International Women’s Day: Women are still underrepresented in the sporting world
Comment by Laura-Maria Tiidla, ISCA Project Coordinator.
Happy International Women’s Day! Today we are not celebrating only women, but aspirations towards a more inclusive society where we all have the chance to strive thanks to equal opportunities and the benefits that diversity brings to all of us.
I wish I wouldn’t need to bring out the facts to show the severity of the issue and the lengthy journey we are facing to reach gender equity. Gender disparity persists throughout the sporting world – from participation levels to top leadership positions, even down to spectating where women are still banned from entering stadiums in some countries.
It’s evident at the grassroots level, where we see that women are less active than men on average throughout their entire life (Eurobarometer 472 on Sport and Physical Activity, 2018), there are 50% less female volunteers and the dropout rates are especially stark among teenage girls compared to their male counterparts. Additionally, women are underrepresented in decision-making roles, as only 14% of all top decision-making positions in sports federations in Europe are occupied by women . This troubling pattern runs into portrayal of women in sport, as only 4% of sports media content is dedicated to women’s sport . The percentage of accredited female coaches at the Olympic Games has been around 10% for the last 10 years. There were no female athletes on the Forbes world’s highest paid athletes list in 2018.
These are only a few examples, but if you would like to find out more, you can check the comprehensive data from the Council of Europe’s ‘All In’ project. These numbers are discouraging on their own, but what’s even worse is that some of them have stagnated and we are not seeing signs of improvement.
Women are still underrepresented in all levels of the sporting world and we need to take action. First of all, because it is the moral thing to do, but also because diverse organisations perform better, they drive economic growth and they help us offer better services to more diverse target groups.
There is ample evidence and major stakeholder support (WEF's The Global Gender GAP, European Union, United Nations) to implement systematic action plans and gender-tailored programmes to bridge the inequalities. I wish we didn’t need gender specific programmes and initiatives to encourage female participation, but the reality is that they have shown great results. With the current pace of 200 years to close the gender gap, we need to take these recommendations seriously and utilise these programmes – simply because we can’t afford to miss out on all the unfilled potential.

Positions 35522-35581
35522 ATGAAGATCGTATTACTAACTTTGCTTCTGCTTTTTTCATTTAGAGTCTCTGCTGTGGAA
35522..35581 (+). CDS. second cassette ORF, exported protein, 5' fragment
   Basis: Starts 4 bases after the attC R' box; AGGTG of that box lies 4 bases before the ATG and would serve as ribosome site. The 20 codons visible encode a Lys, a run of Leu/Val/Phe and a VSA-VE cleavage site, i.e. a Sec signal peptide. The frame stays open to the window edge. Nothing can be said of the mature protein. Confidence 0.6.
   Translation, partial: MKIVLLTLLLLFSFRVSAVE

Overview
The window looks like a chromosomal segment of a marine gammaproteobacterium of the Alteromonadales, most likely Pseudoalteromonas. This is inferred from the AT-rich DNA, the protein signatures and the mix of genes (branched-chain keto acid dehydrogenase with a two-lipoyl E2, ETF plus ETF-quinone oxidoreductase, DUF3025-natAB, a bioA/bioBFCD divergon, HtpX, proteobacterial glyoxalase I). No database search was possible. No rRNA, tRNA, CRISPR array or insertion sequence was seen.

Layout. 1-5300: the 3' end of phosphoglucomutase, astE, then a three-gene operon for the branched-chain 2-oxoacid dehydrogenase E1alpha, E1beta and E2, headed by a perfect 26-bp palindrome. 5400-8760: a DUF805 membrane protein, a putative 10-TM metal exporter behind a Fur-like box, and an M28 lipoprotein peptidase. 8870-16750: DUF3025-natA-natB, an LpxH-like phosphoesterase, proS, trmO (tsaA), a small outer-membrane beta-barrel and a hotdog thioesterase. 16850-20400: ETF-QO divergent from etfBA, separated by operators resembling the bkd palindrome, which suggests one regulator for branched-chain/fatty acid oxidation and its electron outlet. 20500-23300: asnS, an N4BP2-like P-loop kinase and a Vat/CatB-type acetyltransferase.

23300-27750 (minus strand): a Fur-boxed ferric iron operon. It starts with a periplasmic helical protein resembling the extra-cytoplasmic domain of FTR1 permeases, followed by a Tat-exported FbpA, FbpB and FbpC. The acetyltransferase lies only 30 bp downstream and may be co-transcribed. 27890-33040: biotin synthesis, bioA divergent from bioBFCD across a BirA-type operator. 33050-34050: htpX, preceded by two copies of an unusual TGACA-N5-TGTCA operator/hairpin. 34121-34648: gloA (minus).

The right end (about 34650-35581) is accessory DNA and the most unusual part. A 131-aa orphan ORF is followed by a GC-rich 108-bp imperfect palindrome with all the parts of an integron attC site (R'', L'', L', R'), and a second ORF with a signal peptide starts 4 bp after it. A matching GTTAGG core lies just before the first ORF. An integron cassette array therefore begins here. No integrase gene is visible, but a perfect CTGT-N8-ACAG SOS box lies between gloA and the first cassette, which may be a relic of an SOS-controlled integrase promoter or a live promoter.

As a young female in the sports world, I am tired of not being properly greeted or addressed at high-level work events, of seeing yet another all-white-male panel, of hearing inappropriate comments made about my or my female colleagues’ physical appearance, and of receiving invitations to attend a panel while the organisers joke that they finally found their token female to tick a box.
The gender gap is stubborn indeed, but thankfully there are even more stubborn men and women fighting to close it. I’d like to thank them for speaking up and calling out casual sexism in sport. This should matter to all of us as we all play a role in driving change forward.
There have been exceptional success stories in recent years, and it’s encouraging and uplifting to see the power of the FIFA Women’s World Cup 2019, Telegraph’s Women in Sport section, the fight for equal pay and the rise of female role models. There is great progress being made in Scandinavian countries, Nicaragua, Rwanda, New Zealand, to name a few. Most importantly, we need to make sure we build on this momentum to mainstream gender equality on all levels of the sporting world.
“The future is here, but it’s not evenly distributed”: W. Gibson’s quote rings more and more true in some countries, but every girl deserves access to the same bright future. A future where their gender isn’t a barrier to participating in sports, engaging in physical activity or having their voice heard by decision-making bodies. Change can indeed be led from the top, but it starts at the grassroots with each of us.
Photo by Marie Oleinik, ISCA